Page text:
Predator breeders around SA have reacted sharply to the regulations on canned lion hunting recently announced by environmental affairs and tourism minister Marthinus van Schalkwyk, saying they will lead to massive economic losses in the industry.
Chairperson of the Predator Breeders’ Association, Carel van Heerden, told Farmer’s Weekly his organisation will challenge in court certain aspects of government’s long-awaited restrictions on hunting, and will also apply to have the enforcement date moved forward. T he new threatened or protected species regulations, which will come into effect on 1 June, were announced on 20 February. Among other things, the new regulations include laws on registration and self-regulation, canned lion hunting, hunting with a bow and hunting from a vehicle. In terms of the regulations, “put and take” animals have to be released on the property for 24 months before they can be legally hunted.
“We are putting an end, once and for all, to the reprehensible practice of canned hunting. has a long-standing reputation as a global leader on conservation issues. We cannot allow our achievements to be undermined by rogue practices such as canned lion hunting,” said Van Schalkwyk. he rule that stipulates that a lion be free to roam for 24 months before it can be hunted is a major amendment, as previously regulations, such as those in North West, only required the animal to roam free for 96 hours. “Our biggest problem is that the minister is sitting on the fence. You either allow it or you don’t. So he’s claiming to allow it, but by ruling that the lion must roam freely on a farm for 24 months before it can be hunted, he’s effectively shutting down our business, and that’s devastating for us,” said Van Heerden. He said the implications of shutting down by 1 June are enormous.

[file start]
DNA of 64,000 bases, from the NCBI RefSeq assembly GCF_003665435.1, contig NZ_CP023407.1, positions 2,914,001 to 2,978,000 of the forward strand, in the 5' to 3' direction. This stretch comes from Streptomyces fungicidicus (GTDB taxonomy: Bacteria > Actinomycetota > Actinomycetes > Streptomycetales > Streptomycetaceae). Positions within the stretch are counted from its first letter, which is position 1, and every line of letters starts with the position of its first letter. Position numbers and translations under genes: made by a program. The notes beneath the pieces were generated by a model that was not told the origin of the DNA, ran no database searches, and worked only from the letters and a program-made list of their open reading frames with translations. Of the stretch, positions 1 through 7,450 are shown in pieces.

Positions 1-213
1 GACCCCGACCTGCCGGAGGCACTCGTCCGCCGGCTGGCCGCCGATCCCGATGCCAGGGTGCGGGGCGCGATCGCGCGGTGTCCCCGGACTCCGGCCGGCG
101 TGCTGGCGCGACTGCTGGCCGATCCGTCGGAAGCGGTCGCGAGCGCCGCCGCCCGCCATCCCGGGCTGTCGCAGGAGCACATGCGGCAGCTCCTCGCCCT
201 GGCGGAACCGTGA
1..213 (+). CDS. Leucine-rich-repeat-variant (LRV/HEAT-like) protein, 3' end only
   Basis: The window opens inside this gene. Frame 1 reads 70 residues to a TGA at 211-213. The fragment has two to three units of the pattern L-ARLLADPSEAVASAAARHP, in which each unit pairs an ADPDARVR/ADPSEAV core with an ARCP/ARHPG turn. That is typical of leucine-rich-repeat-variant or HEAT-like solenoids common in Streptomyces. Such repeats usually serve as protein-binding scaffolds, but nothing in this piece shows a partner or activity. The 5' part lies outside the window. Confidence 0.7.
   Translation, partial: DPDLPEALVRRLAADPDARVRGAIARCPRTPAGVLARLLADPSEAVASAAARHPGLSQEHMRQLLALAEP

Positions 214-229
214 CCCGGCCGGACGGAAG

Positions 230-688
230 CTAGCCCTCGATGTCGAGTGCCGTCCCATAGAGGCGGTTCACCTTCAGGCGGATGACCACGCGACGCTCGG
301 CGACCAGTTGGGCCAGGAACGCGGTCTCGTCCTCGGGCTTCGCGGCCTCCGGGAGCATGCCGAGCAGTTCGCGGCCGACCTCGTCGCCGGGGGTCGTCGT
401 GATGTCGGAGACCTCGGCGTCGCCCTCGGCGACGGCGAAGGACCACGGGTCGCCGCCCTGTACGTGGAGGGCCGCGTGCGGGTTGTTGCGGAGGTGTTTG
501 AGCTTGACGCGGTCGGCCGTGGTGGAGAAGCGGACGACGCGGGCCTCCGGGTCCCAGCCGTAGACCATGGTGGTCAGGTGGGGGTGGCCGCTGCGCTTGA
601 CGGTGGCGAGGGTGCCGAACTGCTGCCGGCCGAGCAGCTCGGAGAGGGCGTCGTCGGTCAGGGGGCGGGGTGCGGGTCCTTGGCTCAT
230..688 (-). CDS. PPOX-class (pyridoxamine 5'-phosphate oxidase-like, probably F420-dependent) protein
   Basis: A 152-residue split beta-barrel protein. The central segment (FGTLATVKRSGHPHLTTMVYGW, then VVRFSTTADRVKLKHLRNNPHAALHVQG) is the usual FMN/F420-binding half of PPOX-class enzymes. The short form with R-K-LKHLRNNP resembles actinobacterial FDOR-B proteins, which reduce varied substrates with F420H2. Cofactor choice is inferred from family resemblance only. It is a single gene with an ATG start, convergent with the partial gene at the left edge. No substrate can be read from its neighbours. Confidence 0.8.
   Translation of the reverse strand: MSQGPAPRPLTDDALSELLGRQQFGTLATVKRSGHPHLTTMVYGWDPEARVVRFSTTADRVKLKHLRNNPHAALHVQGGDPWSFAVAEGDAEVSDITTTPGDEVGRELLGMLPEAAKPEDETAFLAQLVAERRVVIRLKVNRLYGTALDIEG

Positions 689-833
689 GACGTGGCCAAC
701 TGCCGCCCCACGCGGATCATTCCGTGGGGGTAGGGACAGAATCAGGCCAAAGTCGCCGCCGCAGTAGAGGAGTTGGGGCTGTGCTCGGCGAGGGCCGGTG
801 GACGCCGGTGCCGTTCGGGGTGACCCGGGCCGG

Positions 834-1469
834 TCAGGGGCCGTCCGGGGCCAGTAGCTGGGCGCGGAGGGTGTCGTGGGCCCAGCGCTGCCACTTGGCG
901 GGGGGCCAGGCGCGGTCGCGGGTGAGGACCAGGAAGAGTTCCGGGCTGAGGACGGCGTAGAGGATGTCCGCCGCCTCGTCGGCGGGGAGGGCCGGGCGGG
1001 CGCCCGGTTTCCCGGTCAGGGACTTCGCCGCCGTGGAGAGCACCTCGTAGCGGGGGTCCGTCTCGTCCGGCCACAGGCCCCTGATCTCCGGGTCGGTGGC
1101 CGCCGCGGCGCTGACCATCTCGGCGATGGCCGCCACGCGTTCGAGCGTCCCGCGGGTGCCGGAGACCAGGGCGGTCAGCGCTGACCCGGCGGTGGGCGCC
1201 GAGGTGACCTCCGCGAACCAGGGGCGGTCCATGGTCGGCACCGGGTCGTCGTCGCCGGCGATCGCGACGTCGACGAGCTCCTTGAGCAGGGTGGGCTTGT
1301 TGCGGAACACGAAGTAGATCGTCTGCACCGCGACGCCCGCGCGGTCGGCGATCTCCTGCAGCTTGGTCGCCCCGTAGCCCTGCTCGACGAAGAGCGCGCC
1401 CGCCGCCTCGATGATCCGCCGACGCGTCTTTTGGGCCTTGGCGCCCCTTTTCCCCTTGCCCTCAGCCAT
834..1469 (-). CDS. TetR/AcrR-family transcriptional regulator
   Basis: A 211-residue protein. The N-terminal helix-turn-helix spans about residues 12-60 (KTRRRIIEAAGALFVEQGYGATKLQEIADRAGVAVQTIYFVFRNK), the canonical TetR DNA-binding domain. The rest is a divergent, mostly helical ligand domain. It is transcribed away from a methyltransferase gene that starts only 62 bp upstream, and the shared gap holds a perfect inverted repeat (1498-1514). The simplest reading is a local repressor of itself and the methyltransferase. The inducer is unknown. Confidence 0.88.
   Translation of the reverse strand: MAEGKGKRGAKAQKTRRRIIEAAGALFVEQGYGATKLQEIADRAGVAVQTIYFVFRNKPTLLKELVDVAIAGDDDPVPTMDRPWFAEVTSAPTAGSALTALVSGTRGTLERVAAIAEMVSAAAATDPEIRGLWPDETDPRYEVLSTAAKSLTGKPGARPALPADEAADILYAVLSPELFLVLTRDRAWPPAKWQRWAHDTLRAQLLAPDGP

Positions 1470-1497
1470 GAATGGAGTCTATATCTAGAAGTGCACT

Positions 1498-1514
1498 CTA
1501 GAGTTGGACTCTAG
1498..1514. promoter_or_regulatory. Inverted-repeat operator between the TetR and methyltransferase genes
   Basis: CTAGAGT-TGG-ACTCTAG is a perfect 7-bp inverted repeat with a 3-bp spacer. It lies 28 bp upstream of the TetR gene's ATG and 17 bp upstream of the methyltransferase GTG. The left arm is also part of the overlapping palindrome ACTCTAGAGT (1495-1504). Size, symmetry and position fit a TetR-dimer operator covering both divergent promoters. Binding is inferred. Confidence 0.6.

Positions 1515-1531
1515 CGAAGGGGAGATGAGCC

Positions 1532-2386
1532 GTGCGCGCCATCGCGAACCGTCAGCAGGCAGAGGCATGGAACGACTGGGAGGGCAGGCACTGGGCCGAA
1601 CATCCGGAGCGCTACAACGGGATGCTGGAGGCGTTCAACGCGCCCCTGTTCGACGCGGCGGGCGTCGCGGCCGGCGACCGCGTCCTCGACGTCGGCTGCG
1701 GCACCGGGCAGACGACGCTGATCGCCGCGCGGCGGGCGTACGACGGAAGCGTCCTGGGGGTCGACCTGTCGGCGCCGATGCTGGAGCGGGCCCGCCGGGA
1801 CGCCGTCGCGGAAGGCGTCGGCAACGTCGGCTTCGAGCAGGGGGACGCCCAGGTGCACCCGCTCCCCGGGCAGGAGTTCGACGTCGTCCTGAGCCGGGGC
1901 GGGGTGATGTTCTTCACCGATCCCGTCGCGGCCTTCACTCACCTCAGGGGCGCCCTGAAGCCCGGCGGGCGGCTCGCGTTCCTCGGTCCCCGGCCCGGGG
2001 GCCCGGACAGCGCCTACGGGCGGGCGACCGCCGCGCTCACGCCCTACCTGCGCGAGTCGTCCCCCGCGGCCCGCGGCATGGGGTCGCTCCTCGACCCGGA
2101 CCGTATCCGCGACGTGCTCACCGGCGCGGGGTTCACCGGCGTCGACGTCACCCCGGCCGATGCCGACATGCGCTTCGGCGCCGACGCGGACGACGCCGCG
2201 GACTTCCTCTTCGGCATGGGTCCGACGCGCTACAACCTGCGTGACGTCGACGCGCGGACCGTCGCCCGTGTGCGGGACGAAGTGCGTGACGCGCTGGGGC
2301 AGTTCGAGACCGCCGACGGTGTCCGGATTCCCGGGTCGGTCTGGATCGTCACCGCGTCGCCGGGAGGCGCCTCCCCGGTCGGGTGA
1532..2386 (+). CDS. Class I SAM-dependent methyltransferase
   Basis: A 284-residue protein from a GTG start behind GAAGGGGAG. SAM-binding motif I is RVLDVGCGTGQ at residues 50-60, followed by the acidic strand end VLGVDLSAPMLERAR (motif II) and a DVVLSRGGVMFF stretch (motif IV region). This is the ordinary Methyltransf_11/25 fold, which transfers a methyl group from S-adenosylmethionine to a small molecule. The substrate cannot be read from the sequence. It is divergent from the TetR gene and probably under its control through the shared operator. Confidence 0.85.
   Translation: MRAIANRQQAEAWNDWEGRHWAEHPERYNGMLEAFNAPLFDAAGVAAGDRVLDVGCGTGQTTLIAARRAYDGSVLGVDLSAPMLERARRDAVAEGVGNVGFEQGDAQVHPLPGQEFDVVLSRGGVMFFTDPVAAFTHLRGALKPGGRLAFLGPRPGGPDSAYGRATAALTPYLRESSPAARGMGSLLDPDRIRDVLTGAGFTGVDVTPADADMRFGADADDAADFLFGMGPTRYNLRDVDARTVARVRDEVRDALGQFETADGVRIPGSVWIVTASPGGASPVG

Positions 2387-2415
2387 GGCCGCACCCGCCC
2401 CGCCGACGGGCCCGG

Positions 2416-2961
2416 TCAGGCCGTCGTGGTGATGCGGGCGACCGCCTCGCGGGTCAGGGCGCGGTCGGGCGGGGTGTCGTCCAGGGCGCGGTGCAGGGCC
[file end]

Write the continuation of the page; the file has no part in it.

“Many overseas clients have already booked for the end of the year, and paid their deposits and booked plane tickets. We need a phasing-out period if these laws must come into being.” N orth West agriculture and conservation MEC Mandlenkosi Mayisela also expressed concern about the economic impact of the new regulations. “In the period from October 2004 to September 2005, professional lion hunting brought in million or R42 million in hunting fees for the province.” However, Stewart Dorrington, president of the Professional Hunters’ Association of SA, said the regulations were a chance for the hunting industry to clean up its image by clamping down on lion breeders. he World Wildlife Fund for Nature welcomed the move, saying it would make the hunting and game farming industry more sustainable. The NSPCA also approved of the new laws, and said the ban would improve ethical standards of hunting on a national level. – Gwenda van Zyl The regulations are available on http://www.environment.gov.za.